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Star's Mysterious Flickering Sign Of An Alien Megastructure?

Are there civilizations in the universe's faraway corners that have built megastructures around their stars to harness energy? Interest in the so-called alien megastructures is rising again, thanks to some highly unusual behavior by Boyajian's star, about 1,300 light-years away.


Named after U.S. astronomer Tabetha S. Boyajian, the star KIC 8462852 in the Cygnus constellation just dimmed about 22 percent, or more than a fifth, since Friday morning, ( the Atlantic reported . That is a massive change in brightness for a star. The phenomenon is not seen in any of the other 150,000 stars that Kepler Space Telescope has observed. And it's not the first time Tabby's star - so called in honor of Boyajian - has lost its brightness and then regained it, the flux lasting between five and 80 days. The dimming has baffled scientists even more because it has not happened at regular intervals.


Kepler has been tracking the brightness of stars since 2009, looking for minor dips in their light, which could be a tell-tale sign of an orbiting exoplanet. Data from Kepler was made available to the public in order to allow "citizen scientists" to join the hunt for such planets. A group of volunteers noticed the strange flickering in 2011.


Scientists have come up with a raft of explanations for the strange behavior exhibited by KIC 8462852 - from passing comets shielding the view from Earth of the star, to fragments of a planet that has broken up obstructing the view. And since Tabby's star is not a young star, going by cosmic timescales, they ruled out clouds or disks of dust hanging around it, or even nearby asteroids.


But the explanation that has fascinated everyone is this: an orbiting alien megastructure is causing the strange flickering observed in KIC 8462852, by periodically blocking out visible light from the star.


Why would an alien civilization need such a megastructure? The concept of such structures was popularized by Freeman Dyson, a physicist, in 1960, who argued that advanced civilizations with the ability to build such megastructures around stars would need them to fill their energy needs and, consequently, long-term survival. In other words, depending on resources from a home planet alone to address the escalating energy needs of a technological civilization isn't a very viable approach, and it would be logical for advanced civilizations to start directly tapping into the energy emitted by their stars. Dyson reasoned that humankind will arrive at a point where it will ( demand the total energy output of the sun.

Considering how our own civilization is struggling to address our energy needs without aggravating climate change, Dyson's argument has merit. Such megastructures are known as Dyson Spheres, and have been postulated to have, apart from energy harnessing elements, habitation and industrial elements. Nikolai Kardashev, a Russian astrophysicist, offered that depending on how advanced a civilization was, they would build such megastructures around their planet, solar system, and galaxy.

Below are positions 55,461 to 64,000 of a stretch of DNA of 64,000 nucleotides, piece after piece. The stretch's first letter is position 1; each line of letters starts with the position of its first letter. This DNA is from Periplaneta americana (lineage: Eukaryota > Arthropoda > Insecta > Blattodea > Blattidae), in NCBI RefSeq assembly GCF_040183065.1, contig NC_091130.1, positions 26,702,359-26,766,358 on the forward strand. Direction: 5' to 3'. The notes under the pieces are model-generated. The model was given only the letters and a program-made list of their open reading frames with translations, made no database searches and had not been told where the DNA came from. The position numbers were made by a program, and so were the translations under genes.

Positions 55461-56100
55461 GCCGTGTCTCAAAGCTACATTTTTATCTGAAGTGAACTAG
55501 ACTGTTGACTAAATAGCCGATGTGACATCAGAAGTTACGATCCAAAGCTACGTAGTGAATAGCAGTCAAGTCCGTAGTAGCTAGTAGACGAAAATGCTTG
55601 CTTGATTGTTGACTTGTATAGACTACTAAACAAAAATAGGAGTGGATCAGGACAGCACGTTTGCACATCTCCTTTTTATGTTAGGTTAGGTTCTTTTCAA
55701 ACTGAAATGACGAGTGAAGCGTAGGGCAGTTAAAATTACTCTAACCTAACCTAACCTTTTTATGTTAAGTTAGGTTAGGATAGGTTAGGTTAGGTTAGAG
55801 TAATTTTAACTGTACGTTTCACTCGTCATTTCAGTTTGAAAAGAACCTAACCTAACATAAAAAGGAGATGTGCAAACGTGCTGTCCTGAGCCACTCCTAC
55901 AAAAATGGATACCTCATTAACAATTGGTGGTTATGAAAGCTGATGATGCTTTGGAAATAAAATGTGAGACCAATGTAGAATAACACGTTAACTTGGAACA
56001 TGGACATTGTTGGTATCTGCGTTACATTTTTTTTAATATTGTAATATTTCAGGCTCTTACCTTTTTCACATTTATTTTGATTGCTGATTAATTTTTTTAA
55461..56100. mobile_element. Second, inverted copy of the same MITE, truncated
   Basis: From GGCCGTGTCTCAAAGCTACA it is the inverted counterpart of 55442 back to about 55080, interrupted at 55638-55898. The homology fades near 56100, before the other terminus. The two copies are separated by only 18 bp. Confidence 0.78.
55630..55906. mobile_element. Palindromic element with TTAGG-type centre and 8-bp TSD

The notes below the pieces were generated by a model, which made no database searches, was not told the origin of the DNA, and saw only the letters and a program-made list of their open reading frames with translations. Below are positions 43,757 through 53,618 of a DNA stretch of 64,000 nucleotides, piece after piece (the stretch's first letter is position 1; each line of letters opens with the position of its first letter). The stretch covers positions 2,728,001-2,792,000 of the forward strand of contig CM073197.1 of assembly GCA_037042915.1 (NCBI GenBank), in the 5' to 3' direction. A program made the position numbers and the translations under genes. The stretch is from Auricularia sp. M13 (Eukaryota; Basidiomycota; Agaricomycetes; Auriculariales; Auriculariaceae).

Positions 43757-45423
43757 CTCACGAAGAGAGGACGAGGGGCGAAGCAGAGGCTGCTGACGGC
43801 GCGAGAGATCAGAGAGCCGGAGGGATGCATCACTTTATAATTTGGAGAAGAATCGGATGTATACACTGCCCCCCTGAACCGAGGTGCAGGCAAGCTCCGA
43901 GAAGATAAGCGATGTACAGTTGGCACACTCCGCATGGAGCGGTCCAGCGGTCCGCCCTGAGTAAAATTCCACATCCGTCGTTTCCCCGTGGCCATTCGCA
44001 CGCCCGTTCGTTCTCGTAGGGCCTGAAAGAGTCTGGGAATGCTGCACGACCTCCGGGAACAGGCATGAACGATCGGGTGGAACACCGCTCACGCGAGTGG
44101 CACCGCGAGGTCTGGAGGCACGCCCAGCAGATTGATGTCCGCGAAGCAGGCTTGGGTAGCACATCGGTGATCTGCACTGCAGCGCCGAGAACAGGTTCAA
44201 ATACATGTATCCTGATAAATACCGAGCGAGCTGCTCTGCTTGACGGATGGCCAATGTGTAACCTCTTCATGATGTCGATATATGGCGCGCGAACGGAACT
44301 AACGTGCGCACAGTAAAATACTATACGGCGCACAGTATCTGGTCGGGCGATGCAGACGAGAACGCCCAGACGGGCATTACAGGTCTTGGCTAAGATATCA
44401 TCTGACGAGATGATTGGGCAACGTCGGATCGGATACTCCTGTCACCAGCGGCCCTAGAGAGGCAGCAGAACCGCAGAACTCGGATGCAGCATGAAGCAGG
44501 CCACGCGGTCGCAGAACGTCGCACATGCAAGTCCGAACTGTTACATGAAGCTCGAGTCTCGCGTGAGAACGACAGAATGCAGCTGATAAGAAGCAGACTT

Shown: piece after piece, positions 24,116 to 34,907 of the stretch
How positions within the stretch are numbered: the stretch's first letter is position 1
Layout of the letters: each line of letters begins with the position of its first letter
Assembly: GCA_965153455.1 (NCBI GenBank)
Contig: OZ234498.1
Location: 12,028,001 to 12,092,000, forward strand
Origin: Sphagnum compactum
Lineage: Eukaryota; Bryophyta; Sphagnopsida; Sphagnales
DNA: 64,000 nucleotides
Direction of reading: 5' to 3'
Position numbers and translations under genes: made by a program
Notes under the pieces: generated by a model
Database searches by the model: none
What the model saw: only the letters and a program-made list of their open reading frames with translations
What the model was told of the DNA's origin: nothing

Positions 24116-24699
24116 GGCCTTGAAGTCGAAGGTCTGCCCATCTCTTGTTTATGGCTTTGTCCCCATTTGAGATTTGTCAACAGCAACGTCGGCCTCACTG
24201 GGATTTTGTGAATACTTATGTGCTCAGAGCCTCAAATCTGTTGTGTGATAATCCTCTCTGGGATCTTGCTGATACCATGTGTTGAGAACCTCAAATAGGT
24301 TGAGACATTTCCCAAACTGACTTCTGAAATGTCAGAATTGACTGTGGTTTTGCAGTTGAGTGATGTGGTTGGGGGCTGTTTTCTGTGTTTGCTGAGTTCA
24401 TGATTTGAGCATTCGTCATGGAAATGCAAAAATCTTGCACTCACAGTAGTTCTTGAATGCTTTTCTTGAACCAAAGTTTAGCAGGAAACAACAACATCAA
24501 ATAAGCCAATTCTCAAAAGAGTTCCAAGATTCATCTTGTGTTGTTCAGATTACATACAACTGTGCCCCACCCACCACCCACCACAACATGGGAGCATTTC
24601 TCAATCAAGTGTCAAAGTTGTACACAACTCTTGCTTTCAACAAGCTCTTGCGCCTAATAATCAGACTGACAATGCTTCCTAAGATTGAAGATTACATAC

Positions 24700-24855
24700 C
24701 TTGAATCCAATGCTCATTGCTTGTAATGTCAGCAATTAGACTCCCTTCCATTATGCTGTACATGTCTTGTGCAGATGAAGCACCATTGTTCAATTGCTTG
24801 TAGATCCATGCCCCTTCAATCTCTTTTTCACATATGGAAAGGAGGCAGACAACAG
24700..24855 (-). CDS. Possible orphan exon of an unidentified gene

Outside of science fiction and the high-voltage intellectual jostling among scientists, such megastructures have also been talked about in Atlantean lore. Enthusiasts of Atlantean culture - by unproven accounts, a highly evolved civilization inhabited the earth before our current one took its fledgling steps - have speculated that the civilization used orbiting space structures to harness and transmit energy. And one of the theories is that the cataclysmic earth changes that wiped out Atlantis occurred due to the failure of an orbital megastructure.


Humankind is still very far from the point when it would need the total energy output of the sun and Dyson Spheres are still beyond our engineering capability. But we can look at ourselves as having taken some baby steps in that direction already without even consciously thinking on those lines. The International Space Station and solar sails can be thought of as elements, however rudimentary, of a Dyson Swarm - a dense collection of such structures orbiting a star.


Coming back to Tabby's star, scientists want to rule out all natural reasons that could cause it to flicker before looking for a miracle cause. From photographs made early as 1890, astronomers have found that Tabby's star is flickering on short timescales even as it has been dimming over the course of more than a century. The same phenomenon could be causing both. A possible and a more prosaic explanation was offered earlier this year by ( researchers from Columbia University and the University of California, Berkley . 


The researchers said the star might have eaten up a planet, causing a big outburst of brightness from which it is now recovering; and the planetary debris could be still orbiting the star, causing the periodic dimming and brightening. Compared to the wilder theories out there, this drab explanation may be closer to the truth. 
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Publication:International Business Times - US ed.
Date:May 22, 2017
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